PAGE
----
Artist: Joan Miró (Spanish, Barcelona 1893–1983 Palma de Mallorca)
Medium: Oil on canvas
Dimensions: 39 3/4 x 32 1/8 in. (101 x 81.6 cm)
Credit Line: Jacques and Natasha Gelman Collection, 1998
Accession Number: 1999.363.50
Rights and Reproduction: © 2017 Artists Rights Society (ARS), New York
Born in the Spanish province of Catalonia, Joan Miró was deeply influenced by his country's native landscape and artistic heritage. Although he was associated with French Surrealism and its practitioners and lived in Paris during the early part of his career, he returned to settle in Spain after World War II. This deliberate remove from the center of the art world is symptomatic of Miró's independence, a temperament that would mark his art as well as his life. Drawing on the possiblilities of free invention encouraged by Surrealism, Miró developed a style that drew from highly personalized and psychological references. Often beginning with a recognizable starting point, Miró transformed his subjects through whimsical color and free play with form.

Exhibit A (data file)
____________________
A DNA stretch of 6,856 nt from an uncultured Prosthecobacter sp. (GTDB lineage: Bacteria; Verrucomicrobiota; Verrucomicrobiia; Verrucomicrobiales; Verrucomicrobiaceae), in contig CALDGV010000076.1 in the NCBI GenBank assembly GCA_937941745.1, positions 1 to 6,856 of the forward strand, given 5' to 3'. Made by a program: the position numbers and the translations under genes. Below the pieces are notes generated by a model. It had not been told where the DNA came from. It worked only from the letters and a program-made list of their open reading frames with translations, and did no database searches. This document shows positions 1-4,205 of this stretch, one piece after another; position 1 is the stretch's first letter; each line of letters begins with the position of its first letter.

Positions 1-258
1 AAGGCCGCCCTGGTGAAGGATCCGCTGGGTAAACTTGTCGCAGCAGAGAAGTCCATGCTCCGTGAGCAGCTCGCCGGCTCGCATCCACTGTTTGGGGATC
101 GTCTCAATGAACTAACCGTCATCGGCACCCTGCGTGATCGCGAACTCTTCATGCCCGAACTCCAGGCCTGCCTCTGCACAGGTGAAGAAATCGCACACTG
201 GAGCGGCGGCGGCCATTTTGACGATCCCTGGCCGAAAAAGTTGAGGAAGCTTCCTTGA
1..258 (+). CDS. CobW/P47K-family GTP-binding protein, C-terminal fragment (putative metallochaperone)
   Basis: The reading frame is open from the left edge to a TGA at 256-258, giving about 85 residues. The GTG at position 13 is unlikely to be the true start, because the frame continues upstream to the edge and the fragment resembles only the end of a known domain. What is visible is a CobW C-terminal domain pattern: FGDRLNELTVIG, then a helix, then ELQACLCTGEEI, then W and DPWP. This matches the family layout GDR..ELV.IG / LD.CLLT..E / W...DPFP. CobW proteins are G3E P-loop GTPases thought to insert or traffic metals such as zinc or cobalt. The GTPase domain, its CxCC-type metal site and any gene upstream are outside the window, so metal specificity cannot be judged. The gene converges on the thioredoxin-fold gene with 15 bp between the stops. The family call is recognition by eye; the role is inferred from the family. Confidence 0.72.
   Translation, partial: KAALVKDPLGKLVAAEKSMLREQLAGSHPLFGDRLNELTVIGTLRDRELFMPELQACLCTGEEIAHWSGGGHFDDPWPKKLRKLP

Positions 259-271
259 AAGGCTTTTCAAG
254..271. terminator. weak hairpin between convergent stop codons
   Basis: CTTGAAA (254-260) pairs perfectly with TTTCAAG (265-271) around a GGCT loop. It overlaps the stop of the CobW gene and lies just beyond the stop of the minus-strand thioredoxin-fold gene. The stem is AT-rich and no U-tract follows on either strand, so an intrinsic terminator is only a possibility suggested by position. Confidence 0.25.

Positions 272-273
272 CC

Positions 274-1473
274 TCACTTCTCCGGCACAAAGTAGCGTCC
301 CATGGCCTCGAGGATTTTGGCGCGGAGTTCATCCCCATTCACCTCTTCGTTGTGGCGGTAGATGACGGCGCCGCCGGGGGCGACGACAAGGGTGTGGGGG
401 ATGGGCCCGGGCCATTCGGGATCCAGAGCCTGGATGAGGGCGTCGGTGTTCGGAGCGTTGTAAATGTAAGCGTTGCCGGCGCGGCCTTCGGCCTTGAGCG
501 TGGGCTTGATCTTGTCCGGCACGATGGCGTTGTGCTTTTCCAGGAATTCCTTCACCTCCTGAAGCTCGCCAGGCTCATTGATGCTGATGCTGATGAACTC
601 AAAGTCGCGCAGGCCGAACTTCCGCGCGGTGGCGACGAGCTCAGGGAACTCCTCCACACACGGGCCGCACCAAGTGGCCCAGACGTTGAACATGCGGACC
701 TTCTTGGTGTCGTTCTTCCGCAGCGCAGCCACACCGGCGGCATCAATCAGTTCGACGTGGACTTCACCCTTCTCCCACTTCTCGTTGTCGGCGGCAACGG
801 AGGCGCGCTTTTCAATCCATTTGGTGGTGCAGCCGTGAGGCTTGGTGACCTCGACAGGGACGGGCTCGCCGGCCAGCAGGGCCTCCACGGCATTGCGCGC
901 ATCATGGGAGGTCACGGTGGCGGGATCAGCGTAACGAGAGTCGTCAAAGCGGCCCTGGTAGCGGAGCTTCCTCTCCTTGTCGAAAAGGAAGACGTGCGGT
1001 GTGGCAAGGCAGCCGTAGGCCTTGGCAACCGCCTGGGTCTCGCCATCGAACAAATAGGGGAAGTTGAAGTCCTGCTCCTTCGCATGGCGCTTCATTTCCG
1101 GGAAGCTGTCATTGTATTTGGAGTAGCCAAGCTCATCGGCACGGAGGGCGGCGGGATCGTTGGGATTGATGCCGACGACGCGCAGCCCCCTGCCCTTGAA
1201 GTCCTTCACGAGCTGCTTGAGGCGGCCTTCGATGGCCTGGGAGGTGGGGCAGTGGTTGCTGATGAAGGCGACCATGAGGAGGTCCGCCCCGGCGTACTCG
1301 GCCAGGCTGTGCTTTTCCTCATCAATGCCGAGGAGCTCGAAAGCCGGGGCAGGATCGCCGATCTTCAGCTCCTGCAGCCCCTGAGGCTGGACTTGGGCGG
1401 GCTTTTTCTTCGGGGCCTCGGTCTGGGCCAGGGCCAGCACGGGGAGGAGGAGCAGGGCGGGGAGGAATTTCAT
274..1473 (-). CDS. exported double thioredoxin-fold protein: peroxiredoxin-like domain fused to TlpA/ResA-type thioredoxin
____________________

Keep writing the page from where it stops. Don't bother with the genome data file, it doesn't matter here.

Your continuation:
"The Potato" is emblematic of Miró's poetic riffs on reality. It takes as its subject a gigantic female figure who stretches her arms wide. She is set against a blue sky and above a patch of earth—perhaps a potato field. The billowing white shape of the figure is attached to a red post in the center of the composition like a scarecrow on a pole. Miró surrounded his merry "potato-earth-woman" with fanciful decorative objects, some of which are "earthy" and some not. The figure has one brown-and-black breast that "squirts" a long, black, winding thread, as elfin creatures flutter in the sky around her. At the left, a red and yellow "butterfly-woman" takes flight from her brown banana-like nose as other creatures climb a ladder—one of Miró's favorite motifs. Beyond the earthiness of the subject, the painting's title appears to be derived from the representation of an actual, recognizable potato: lodged in the woman's forehead is a small, brown, oval object with three tendrils growing out of its upper edge.